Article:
Hernias are caused by a combination of:
- A weakness in the muscles or connective tissuesConnective tissue surround, support and may connect muscles, organs and other parts of your body, caused by a disruption in the body’s natural cycle of tissue breakdown and repair.
- Increased pressure or strain on the weakened area.
Although this explanation sounds very simple, hernias are actually quite complex. There are many different types of hernias and different circumstances that can cause muscle weakness and pressure in your body.
Hernias are usually divided into two main categories:
- Congenital – Congenital hernias develop before you are born. A congenital hernia is present at birth, even though it may not be diagnosed for weeks, months or even years. A hernia that develops much later in life may actually result from a weakness that you have had since you were a baby.
- Acquired – Acquired hernias develop when the muscles or connective tissue in your abdomen are weakened or damaged during your lifetime.
Abdominal wall hernias
The most common types of hernia develop in the abdomen. The organs in your abdomen, such as your stomach and intestines, are held inside the abdomen by a strong wall of muscle and tissue. This is known as the abdominal wall and it runs from your ribcage down to your groin.The groin is the area just above the skin crease, where the upper leg meets the abdomen. When the muscles of your abdominal wall become weak or damaged, you are at greater risk for developing a hernia. The groin is the weakest part of the abdominal wall and is an area where hernias often develop.
In [the field of hernia repair], Shouldice’s staff is obviously better trained and has more experience than anyone else.
Atul Gawande – MD, The New Yorker Magazine
What causes muscles to weaken?
Your body is constantly involved in a well-balanced cycle of building up and breaking down muscles and tissue. As you age, the enzymesEnzymes are proteins found in all living cells. They play an important role in keeping your body healthy and well-nourished. that help to control this natural process can get out of balance. When your body cannot balance the build and repair cycle, weak spots may develop in your muscles and tissue, particularly in the groin area. Over time, your muscles may also be weakened by other factors, including poor nutrition, obesity, smoking, injuries and medical operations.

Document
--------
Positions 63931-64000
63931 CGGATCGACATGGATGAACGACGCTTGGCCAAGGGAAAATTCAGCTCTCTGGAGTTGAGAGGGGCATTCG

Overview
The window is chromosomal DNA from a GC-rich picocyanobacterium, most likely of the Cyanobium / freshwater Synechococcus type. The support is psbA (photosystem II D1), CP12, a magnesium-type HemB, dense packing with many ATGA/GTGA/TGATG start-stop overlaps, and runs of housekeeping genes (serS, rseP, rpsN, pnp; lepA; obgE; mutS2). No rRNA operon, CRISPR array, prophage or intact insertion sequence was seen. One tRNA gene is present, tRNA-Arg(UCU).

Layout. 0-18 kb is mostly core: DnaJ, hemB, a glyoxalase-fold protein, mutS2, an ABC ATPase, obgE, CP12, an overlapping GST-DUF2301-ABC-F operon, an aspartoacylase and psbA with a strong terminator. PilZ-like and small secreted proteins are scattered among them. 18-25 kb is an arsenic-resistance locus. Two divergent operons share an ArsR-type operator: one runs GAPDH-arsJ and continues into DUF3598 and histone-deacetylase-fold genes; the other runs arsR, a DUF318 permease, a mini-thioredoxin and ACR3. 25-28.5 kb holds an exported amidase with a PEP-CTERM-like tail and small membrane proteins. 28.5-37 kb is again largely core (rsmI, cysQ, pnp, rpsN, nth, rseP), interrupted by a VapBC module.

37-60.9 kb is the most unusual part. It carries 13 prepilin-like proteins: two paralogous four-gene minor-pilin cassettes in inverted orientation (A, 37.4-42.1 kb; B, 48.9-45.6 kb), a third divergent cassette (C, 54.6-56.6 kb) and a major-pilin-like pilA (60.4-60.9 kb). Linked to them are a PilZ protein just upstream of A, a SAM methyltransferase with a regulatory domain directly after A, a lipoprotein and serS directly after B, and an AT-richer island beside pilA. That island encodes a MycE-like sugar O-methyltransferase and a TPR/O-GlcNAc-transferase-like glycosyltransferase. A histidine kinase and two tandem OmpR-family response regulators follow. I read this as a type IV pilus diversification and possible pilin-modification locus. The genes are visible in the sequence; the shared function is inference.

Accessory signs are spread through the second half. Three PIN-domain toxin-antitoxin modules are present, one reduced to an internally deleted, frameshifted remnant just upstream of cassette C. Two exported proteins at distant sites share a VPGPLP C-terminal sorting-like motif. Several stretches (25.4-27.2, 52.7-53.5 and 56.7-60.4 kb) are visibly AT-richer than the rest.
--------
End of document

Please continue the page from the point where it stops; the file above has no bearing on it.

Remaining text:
Once your abdominal wall has been weakened, anything that increases the pressure or strain on those weak spots, like coughing, vomiting or heavy lifting, can cause a hernia to develop. The extra pressure forces fatty tissue or, in some cases, part of the intestine (also called the bowel) through a weak spot, creating a bulge that you may be able to see and feel under your skin.
Are you at risk?
Anyone can develop a hernia – it does not matter whether you are male or female, young or old, physically active or inactive. But you may be at higher risk if you:
- Are male – men have a natural weakness in the groin area that increases their hernia risk
- Are over age 35 – as we age, our muscles and tissues naturally become weaker
- Are born with a weakness in the muscles of your abdomen
- Have close family relatives with hernias – weakness in the muscles or connective tissue may run in families
- Lift heavier objects – particularly if you are not used to heavy lifting
- Are overweight or obese – carrying extra weight stretches and weakens your abdominal muscles
- Have a heavy or chronic cough – the force of a cough or sneeze can tear weakened muscles and connective tissue
- Are frequently constipated – straining to have a bowel movement puts pressure on the muscles and connective tissue in your abdomen
- Have a sport injury or accident that tears the muscles or connective tissue in your abdomen
- You are a smoker – smoking adversely effects the body’s ability to produce enzymes which promote cell creation and growth.